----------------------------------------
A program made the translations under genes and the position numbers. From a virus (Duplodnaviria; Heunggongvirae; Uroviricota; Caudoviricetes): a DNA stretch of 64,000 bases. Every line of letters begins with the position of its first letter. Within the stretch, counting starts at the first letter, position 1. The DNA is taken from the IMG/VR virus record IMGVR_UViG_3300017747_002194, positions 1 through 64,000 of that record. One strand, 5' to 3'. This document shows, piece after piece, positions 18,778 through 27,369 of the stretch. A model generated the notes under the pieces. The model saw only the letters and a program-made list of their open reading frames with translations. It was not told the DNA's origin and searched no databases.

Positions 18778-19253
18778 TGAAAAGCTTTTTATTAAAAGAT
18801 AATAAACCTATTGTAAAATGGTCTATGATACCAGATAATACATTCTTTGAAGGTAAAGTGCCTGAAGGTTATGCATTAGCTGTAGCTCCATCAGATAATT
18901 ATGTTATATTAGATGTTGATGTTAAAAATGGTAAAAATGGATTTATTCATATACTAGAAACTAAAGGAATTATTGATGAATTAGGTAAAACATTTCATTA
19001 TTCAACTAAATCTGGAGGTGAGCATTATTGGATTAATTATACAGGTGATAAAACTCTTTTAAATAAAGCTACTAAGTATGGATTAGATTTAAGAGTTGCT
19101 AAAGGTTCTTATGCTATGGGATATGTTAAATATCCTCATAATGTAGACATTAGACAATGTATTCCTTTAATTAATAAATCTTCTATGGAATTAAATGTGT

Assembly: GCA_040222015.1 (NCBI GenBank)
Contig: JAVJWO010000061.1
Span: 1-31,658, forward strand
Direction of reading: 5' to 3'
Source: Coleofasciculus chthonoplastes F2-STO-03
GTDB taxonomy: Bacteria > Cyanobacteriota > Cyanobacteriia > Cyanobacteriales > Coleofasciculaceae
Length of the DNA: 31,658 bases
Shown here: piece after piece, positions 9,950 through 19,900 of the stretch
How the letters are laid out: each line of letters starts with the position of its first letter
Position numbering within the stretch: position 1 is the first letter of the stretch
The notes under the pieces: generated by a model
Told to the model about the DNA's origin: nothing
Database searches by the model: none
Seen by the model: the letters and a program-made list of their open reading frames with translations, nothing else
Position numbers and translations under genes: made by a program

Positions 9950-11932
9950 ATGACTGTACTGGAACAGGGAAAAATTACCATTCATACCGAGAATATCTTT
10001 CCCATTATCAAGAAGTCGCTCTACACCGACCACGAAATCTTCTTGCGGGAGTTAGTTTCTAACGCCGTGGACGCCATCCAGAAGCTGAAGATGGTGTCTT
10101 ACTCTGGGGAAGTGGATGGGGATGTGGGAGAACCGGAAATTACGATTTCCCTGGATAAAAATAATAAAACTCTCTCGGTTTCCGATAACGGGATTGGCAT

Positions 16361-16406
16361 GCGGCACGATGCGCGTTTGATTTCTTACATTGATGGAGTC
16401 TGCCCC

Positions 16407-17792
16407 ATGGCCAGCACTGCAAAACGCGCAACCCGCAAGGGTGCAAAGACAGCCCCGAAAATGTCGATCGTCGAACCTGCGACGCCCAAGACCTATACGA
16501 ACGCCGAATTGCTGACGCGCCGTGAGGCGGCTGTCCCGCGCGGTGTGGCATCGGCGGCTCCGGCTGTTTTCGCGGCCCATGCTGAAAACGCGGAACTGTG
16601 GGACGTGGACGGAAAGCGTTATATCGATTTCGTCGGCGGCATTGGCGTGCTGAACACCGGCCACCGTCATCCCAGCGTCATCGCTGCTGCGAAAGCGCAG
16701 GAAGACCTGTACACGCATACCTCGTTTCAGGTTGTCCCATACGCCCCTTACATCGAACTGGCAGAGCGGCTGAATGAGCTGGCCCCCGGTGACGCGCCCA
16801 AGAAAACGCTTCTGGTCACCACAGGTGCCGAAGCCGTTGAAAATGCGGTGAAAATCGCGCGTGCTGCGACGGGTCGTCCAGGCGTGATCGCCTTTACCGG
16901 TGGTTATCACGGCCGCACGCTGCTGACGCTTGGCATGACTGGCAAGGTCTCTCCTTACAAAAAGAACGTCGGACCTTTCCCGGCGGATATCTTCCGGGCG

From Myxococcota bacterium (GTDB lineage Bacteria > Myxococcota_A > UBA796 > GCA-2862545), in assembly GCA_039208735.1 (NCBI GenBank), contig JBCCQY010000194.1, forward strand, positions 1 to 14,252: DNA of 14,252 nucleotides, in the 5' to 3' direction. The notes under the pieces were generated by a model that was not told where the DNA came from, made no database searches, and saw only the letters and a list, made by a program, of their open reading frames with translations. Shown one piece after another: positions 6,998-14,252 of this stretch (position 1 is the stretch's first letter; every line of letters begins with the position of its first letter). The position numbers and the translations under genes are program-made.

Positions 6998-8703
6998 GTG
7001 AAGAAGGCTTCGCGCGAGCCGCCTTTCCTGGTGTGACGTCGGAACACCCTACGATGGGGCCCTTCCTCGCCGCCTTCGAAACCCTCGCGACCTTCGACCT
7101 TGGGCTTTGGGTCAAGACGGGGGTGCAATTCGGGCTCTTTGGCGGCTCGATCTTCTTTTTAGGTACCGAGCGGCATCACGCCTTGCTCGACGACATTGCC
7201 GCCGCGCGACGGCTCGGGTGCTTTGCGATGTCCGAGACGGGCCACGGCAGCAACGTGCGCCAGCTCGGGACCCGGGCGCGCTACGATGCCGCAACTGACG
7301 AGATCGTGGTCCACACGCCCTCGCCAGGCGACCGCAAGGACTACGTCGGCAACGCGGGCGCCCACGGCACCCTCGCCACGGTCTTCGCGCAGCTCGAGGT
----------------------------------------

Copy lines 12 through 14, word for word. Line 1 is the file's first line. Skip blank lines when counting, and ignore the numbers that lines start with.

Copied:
Source: Coleofasciculus chthonoplastes F2-STO-03
GTDB taxonomy: Bacteria > Cyanobacteriota > Cyanobacteriia > Cyanobacteriales > Coleofasciculaceae
Length of the DNA: 31,658 bases